My only big regret this year is getting tripped up at the USA Outdoor Championships 800 meters prelim. Obviously, this was outside of my control, but I had big dreams of making the final, and placing well there to really establish myself as a factor in the US women’s 800 meter pool. It was a big disappointment, but I try to stay positive and have faith that God has something else planned for me. I had placed a lot of emphasis on that meet in my head, so it seemed like a really crappy outcome, but I’m beginning to realize that life still goes on, and that experience is part of the process towards something greater (hopefully) that I am not privileged to experience just yet.

DtB: How is the European experience, compared to the US collegiate and post-collegiate circuit?

HD: This first European experience for me has been an eye-opener and a great learning experience for me- not only for my running career, but also for life in general. Since I have arrived, I can’t even count how many “not funny at the time, but funny now that it’s over” moments I have encountered, but I’ve gotten through them all! I think I am going to come back to the United States more patient, a better problem solver, and more appreciative of some of the luxuries of home that we don’t even realize are luxuries (such as air conditioning, drinking fountains, free public restrooms, a common language, and the use of our cars and cell phones!).

As far as the running and racing situation goes in Europe, I’ve learned that you have to be flexible and roll with whatever comes your way. I feel like a lot of collegiate runners have very specific schedules, meals, etc. that they like to stick with when competing. Here, the meet hotel might be the only place to get food for miles, and they are serving something you would usually never eat before a race- but you need to eat, so you eat it. And then, to your great surprise, things still go well!! Or, I’ve talked to several people who have traveled for over 12 hours in a day to get from one meet to the next, their bags still haven’t arrived, but they are racing tomorrow, and that’s just the way things are going to be! I guess what I’m trying to say is sometimes these things will be outside of your control, and the best thing you can do is stay calm, and trust in your ability to perform well despite all the outside factors.

The meets themselves in Europe have been awesome. The races have been stacked with talented athletes, the atmosphere is great, and the stands are full of people enjoying their fries topped with gobs of mayonnaise (seriously). And, they usually play music while you race- I love that, I think we should be doing that everywhere. The meet officials have been relatively low-key, and a lot of the meets allow you to warm up on your own and just show up to the line when the race is about to be run. This was a nice change from the long check-in procedures I am used to at home.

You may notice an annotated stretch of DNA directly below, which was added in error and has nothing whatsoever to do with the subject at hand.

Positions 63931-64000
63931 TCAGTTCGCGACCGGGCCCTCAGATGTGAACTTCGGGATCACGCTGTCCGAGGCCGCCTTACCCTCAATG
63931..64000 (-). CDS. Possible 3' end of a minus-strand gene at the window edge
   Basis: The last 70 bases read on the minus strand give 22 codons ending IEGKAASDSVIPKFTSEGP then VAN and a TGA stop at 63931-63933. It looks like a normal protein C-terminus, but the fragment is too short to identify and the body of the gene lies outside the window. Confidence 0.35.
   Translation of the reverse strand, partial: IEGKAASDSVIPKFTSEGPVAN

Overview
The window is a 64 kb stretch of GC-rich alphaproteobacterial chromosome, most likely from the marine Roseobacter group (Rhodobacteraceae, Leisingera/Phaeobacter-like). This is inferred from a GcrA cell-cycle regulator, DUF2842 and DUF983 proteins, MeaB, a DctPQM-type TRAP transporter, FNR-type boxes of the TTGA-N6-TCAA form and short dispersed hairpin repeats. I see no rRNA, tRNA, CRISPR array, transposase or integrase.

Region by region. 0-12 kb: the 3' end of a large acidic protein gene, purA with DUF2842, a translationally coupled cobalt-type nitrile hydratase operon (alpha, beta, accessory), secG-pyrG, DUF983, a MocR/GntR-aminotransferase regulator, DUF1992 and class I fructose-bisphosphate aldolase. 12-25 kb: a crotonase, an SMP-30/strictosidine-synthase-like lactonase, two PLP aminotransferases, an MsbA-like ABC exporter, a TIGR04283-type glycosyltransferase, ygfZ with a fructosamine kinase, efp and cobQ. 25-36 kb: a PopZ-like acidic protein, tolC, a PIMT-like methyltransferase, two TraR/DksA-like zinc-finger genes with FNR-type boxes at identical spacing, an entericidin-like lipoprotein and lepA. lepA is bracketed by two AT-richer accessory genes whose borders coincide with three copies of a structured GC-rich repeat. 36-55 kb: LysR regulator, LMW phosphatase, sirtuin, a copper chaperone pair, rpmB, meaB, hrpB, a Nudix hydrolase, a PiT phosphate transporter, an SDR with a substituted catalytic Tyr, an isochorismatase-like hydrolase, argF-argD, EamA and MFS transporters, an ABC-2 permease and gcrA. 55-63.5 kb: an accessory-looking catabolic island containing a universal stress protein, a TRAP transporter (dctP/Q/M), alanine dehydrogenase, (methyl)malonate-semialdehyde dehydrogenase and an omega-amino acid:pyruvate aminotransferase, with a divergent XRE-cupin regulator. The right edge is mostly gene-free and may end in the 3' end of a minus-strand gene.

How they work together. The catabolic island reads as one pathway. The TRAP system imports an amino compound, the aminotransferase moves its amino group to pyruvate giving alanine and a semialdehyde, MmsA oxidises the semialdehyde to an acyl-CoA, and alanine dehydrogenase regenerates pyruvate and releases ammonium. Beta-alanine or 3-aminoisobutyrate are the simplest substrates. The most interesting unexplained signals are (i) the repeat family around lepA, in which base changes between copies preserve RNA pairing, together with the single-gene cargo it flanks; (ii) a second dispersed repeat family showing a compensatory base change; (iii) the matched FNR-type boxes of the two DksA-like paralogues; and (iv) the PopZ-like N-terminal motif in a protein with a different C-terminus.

Another thing I love is the way athletes kind of let their guard down, and befriend each other here. I’m finding myself spending a lot of time in meet hotels with athletes from my event group that I never got to know before, and meeting new friends from different events and different places of the world! Everyone keeps saying me, “Welcome to The Circuit,” like this is a way of life, and after years of competing, people have gotten to know each other quite well over here. Long story short, it’s quite different, but it’s pretty great, and I’m so happy I’ve been given this opportunity!

DtB: Did you set some goals that you set out at the beginning of the season? Things you wanted to achieve? Or was it just a take it as it goes thing?

HD: Definitely. I don’t think you can be a serious runner without goals. Goals are what get you through the hard workouts and long runs; they get you through the injuries, and the bad races. I’ve always felt like racing is so addicting, because no matter how well I perform- even if I reach my original goal, that’s just an opportunity for me to strive for more, to set higher goals for myself. This season I set my sights on running a personal best in both the 800 meters and 1500meters. Mission accomplished in the 1500 (but like I said, now I’m hoping to get even faster!) Beyond a personal best, a big goal of mine has always been to break two minutes in the 800 as well (my previous best is 2:01.05).

DtB: Will the Europe trip be the end of the season for you, or do you have more races planned for the outdoor season?

HD: No, the Europe trip will not be the end to my season just yet. The end of July is European national championships time, but then a second series of races start up in early August that I may go back for? I'm uncertain at this point if I will be mentally ready to make another trip over here, especially because I'll be making final preparations for my wedding in September! But at this point, I feel like I'm still physically capable of running a few more good track races, and of course, Europe is the best place to do it at that time of year! Regardless, I know I'm confirmed to run a mile race in Falmouth, Massachusetts on August 14th, and then I'll do the 5th Ave. Mile in New York September 25th to cap off the season.